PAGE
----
Scott Wells, Jeff Saturday and Evan Dietrich-Smith have each left the team over the past three offseasons, leaving Green Bay to look for its fourth starting center in the past four years. There are two main candidates to take that spot, but neither has any NFL experience.
JC Tretter is likely the top choice. The only time he’s played center, though, was late last season after returning from a broken ankle that was suffered six months earlier. The Packers are confident that Tretter can figure it out, and it helps a lot that he has the intelligence for the position. Coming from the Ivy League school of Cornell should make that part of it obvious.
Corey Linsley was drafted this year because he has experience actually playing center and did so in the Big Ten with Ohio State. There won’t be nearly as much of a transition for Linsley as there will be with Tretter, but ultimately Green Bay just needs to find the right person for the job, even if there are some growing pains.
Whoever it is, Rodgers would like that player to be the starting center for the next several years. Adjusting to a new center is never ideal for a quarterback, and the Packers would best be served not to have Rodgers worrying about that at the beginning of each training camp.
4. The search for young wide receivers to step up
The top two targets for Rodgers this season will be Jordy Nelson and Randall Cobb. There is little question about that. But whereas in previous years there have been multiple proven players to catch passes, that is no longer the case. James Jones is in Oakland, Greg Jennings is in Minnesota, Donald Driver is retired and pass-catching tight end Jermichael Finley waits to see if he’ll ever play football again.
The Packers obviously knew they’d be starting fresh at several spots on their wide receiver depth chart, which is why they drafted Davante Adams, Jared Abbrederis and Jeff Janis. All three of them are likely to make the active roster, but they’ll need to do a lot more than that in order for Green Bay’s passing offense to be as good as it has been in recent years.
There’s also a major challenge ahead for Jarrett Boykin, who will likely elevate to the No. 3 receiver job. Considering that just two years ago Boykin was an undrafted player at the way bottom of the depth chart, it’s been a fast rise for him. The question is whether it was too fast. He’s been effective, but now he’ll be needed to do more.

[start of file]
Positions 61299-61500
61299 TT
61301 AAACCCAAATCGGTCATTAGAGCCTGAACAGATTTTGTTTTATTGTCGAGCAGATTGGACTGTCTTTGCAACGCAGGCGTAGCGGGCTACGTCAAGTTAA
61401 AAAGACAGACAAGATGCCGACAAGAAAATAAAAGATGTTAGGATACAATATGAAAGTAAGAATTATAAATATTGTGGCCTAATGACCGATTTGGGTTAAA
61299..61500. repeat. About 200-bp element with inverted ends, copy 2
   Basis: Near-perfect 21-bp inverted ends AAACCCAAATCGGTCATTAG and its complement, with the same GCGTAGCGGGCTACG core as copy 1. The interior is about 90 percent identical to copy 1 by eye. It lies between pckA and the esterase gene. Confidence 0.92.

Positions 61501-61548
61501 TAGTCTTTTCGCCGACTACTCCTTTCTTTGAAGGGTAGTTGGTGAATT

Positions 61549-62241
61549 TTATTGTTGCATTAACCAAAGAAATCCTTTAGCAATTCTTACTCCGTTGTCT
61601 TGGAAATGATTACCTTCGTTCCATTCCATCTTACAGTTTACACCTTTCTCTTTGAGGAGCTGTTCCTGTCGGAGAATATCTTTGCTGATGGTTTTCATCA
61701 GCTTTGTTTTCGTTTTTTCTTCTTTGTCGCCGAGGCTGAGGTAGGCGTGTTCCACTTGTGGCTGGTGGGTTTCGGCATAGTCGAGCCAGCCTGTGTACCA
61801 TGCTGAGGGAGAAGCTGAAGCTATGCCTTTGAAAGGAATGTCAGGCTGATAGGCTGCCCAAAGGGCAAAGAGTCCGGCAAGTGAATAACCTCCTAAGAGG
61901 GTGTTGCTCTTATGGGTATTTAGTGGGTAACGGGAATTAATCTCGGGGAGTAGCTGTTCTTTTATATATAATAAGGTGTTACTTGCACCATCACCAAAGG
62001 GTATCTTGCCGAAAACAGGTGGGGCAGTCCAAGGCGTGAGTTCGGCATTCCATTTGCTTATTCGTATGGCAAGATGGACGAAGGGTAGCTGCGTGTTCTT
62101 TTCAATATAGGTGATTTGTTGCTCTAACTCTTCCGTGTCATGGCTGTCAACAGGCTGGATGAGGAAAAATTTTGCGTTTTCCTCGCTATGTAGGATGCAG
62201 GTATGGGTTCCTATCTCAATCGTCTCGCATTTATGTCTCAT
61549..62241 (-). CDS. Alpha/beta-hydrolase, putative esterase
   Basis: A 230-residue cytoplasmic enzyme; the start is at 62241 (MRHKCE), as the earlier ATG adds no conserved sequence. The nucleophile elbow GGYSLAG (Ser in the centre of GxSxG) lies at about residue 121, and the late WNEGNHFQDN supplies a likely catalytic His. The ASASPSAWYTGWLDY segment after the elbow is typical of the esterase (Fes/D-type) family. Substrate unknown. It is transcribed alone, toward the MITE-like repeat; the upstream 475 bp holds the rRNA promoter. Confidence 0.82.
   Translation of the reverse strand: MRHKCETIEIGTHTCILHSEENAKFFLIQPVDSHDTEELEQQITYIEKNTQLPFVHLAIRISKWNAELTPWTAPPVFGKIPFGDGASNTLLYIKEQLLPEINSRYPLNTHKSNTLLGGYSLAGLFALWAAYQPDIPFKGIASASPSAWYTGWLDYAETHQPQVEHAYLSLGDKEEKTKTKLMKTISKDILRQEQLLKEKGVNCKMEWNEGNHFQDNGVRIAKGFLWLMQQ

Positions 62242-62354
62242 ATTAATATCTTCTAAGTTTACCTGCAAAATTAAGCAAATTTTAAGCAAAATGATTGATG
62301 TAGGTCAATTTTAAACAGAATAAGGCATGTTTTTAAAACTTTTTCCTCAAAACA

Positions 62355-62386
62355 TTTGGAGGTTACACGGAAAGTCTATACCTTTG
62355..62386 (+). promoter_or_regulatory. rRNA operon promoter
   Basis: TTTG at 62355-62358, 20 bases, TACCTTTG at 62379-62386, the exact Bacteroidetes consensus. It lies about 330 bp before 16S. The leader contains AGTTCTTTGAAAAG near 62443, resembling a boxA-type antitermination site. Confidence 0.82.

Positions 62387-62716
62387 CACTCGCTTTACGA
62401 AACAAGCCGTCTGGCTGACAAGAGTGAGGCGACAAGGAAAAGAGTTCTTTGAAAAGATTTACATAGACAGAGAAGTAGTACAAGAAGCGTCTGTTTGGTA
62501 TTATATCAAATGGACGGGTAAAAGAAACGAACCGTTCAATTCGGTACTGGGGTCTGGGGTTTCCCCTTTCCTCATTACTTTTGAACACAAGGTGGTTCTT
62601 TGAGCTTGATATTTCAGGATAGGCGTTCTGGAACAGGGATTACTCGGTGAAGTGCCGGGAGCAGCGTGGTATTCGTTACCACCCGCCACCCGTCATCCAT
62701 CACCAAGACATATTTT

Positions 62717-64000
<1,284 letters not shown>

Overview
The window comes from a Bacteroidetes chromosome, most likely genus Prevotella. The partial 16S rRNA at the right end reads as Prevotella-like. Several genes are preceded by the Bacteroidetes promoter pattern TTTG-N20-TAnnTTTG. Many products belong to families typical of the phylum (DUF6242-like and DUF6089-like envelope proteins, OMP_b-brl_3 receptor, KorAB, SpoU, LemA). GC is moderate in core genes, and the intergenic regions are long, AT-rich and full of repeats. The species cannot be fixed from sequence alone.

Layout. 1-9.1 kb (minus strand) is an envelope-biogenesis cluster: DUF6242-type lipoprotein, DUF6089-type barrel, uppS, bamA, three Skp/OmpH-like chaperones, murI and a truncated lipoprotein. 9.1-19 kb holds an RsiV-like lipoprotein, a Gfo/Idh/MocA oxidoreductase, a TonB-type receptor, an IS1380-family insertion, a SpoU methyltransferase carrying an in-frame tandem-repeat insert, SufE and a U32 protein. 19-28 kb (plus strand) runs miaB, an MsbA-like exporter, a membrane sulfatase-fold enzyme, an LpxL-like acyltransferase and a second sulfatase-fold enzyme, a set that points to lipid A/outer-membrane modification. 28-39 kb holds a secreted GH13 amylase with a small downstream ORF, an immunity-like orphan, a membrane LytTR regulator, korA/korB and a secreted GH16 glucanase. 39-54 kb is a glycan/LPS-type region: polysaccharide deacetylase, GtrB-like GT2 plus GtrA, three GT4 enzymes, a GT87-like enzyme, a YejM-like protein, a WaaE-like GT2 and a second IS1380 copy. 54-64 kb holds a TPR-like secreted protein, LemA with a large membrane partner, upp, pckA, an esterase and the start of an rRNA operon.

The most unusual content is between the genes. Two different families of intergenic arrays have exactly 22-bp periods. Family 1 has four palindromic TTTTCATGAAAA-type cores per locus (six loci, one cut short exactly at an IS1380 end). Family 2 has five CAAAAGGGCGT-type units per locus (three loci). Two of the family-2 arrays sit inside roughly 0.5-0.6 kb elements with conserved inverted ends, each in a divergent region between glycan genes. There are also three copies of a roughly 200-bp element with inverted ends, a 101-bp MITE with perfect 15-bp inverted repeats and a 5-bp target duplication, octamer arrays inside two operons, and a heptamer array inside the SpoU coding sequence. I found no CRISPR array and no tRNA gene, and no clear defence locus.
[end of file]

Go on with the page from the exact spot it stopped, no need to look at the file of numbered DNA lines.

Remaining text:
It’s also possible that Myles White, Kevin Dorsey or Chris Harper have an impressive training camp and earn their way onto the active roster. Behind Nelson and Cobb, it really is a toss-up. As long as the Packers get quality seasons from at least two of the others, they should be able to get by. Training camp will go a long way in determining which of them will get the most opportunities.
5. Figure out returners
Green Bay’s best return man probably will not be involved on special teams at all. That would be Cobb, who is far too important to the Packers’ offense to risk injury as a returner. Perhaps Cobb is used in critical situations, but it’s doubtful the vast majority of opportunities will be given to him.
Hyde was the main return option last season, but it remains to be seen if he was just a short-term answer. He doesn’t have breakaway speed, but Green Bay trusted him because he was sure-handed and smart. It’s more likely that Hyde returns punts than kicks this season if he does only one of them.
Abbrederis has college experience as a punt returner and DuJuan Harris will get a lot of work in training camp as a kick returner.
The Packers pretty much know what they would get with Hyde, but both jobs can be won in training camp.